Although there is a wide range of systemic or topical agents available for the treatment of lupus, the use of topical corticosteroid therapy remains a key component of the management of lupus related skin conditions.
Corticosteroid drugs include any of several synthetic or naturally occurring substances with the general chemical structure of steroids. Corticosteroids are very powerful drugs that affect the entire body; even corticosteroids used on large areas of skin for long periods are absorbed in sufficient quantity to cause systemic effects.
Note: the enclosed information is a bit heavy on medical language, however this information does provide an excellent overview of how corticosteroids – steroid creams over time damage the structure of the skin which impedes healing and leaves skin vulnerable to subsequent damage.
Glucocorticoids (corticosteroid) mediated skin atrophy involves thinning of the epidermis and dermis (and even hypodermis), resulting in increased water permeability and, thus, in increased transepidermal water loss. The thinning is caused by a decreased proliferative rate of keratinocytes and dermal fibroblasts. The origin of the decreased proliferation lies in collagen turnover. Transforming growth factor β (TGF-β) is a signaling molecule that, among other actions, promotes production of collagen, using Smad proteins as second messengers. Activated GR negatively regulates Smad3 through a protein-protein interaction, in this way, blocking expression of the COL1A2 gene, which encodes a type I collagen chain.
Type I collagen represents roughly 80% of the total share of skin collagen. Therefore, glucocorticoids reduce collagen turnover through blocking of TGF-β actions. Coincidentally, TGF-β plays a central role in the epithelial-to-mesenchymal transition (EMT), an essential mechanism for cicatrisation (scar formation). Glucocorticoids also diminish synthesis of epidermal lipids.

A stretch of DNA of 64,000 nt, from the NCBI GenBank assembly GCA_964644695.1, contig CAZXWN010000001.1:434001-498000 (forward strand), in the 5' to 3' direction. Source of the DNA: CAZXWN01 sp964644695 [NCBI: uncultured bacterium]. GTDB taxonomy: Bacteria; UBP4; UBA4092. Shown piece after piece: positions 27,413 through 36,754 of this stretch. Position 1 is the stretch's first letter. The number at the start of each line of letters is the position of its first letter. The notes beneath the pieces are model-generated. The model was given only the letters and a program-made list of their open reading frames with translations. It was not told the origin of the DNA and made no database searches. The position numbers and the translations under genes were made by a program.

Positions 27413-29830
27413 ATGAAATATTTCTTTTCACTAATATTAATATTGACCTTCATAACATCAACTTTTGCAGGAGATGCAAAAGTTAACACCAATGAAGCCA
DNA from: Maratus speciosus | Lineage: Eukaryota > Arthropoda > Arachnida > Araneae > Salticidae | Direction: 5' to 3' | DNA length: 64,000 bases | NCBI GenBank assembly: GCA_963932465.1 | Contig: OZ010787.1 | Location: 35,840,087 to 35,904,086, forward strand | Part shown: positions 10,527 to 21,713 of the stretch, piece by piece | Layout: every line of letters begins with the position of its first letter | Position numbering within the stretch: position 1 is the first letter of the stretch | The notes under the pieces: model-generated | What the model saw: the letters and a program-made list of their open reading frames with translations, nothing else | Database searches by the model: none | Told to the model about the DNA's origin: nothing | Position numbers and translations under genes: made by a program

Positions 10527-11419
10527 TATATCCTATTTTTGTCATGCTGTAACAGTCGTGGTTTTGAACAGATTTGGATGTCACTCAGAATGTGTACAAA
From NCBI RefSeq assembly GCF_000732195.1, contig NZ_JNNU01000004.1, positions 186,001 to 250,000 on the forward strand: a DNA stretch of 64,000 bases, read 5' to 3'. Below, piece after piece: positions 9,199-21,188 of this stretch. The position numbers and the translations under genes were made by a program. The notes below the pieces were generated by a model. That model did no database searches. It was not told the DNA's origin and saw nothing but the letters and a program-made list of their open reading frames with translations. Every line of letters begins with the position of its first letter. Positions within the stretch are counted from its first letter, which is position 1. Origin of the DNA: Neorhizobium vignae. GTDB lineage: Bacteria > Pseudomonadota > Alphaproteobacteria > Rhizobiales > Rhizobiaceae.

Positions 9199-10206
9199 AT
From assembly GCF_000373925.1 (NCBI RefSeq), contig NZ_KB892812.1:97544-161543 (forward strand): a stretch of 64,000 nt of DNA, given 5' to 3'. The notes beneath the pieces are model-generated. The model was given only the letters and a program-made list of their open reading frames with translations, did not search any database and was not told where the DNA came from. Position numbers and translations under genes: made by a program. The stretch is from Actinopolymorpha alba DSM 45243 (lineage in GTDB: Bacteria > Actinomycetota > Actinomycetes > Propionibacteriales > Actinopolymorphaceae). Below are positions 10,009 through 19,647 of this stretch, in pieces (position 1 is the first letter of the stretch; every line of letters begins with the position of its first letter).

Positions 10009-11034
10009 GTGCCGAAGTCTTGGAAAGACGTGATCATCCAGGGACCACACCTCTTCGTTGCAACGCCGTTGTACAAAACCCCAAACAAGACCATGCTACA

Furthermore, glucocorticoids reduce collagenases, which are part of the matrix metalloproteinases (MMPs) and tissue inhibitors of the metalloproteinases TIMP-1 and TIMP-2. Striae (stretch marks) formation, which occurs in hypercortisolism and may occur after long-term topical treatment with glucocorticoids, may be explained by the skin tensile strength determined by type I and type III collagens. The thinning of epidermis caused by glucocorticoids’ long-term topical treatment appears also to be related with the repression of K5–K14 keratin genes, which are markers of the basal keratinocytes. Additionally, these drugs inhibit K6–K16 keratin genes, markers of activated keratinocytes, therefore promoting impaired wound healing.
Above Info Source From: Int J Endocrinol. 2012: 561018.
Mechanisms of Action of Topical Corticosteroids in Psoriasis
Luís Uva, Diana Miguel
Essentially, the ongoing use of topical corticosteroid often generates additional skin damage for lupus patients such as epidermal atrophy, degeneration of the dermal structure and collagen deterioration. Additionally, topical corticosteroids can inhibit the skin’s ability to fight against bacterial and fungal infections.
Maállo is a novel post steroid therapeutic skin cream for use after topical corticosteroid medication. As a daily maintenance therapeutic Maállo suppresses the stimulus of lupus related skin conditions and supports the structure and function of the skin to reduce the dependency on topical corticosteroids. To learn more about Maállo Cream click here.
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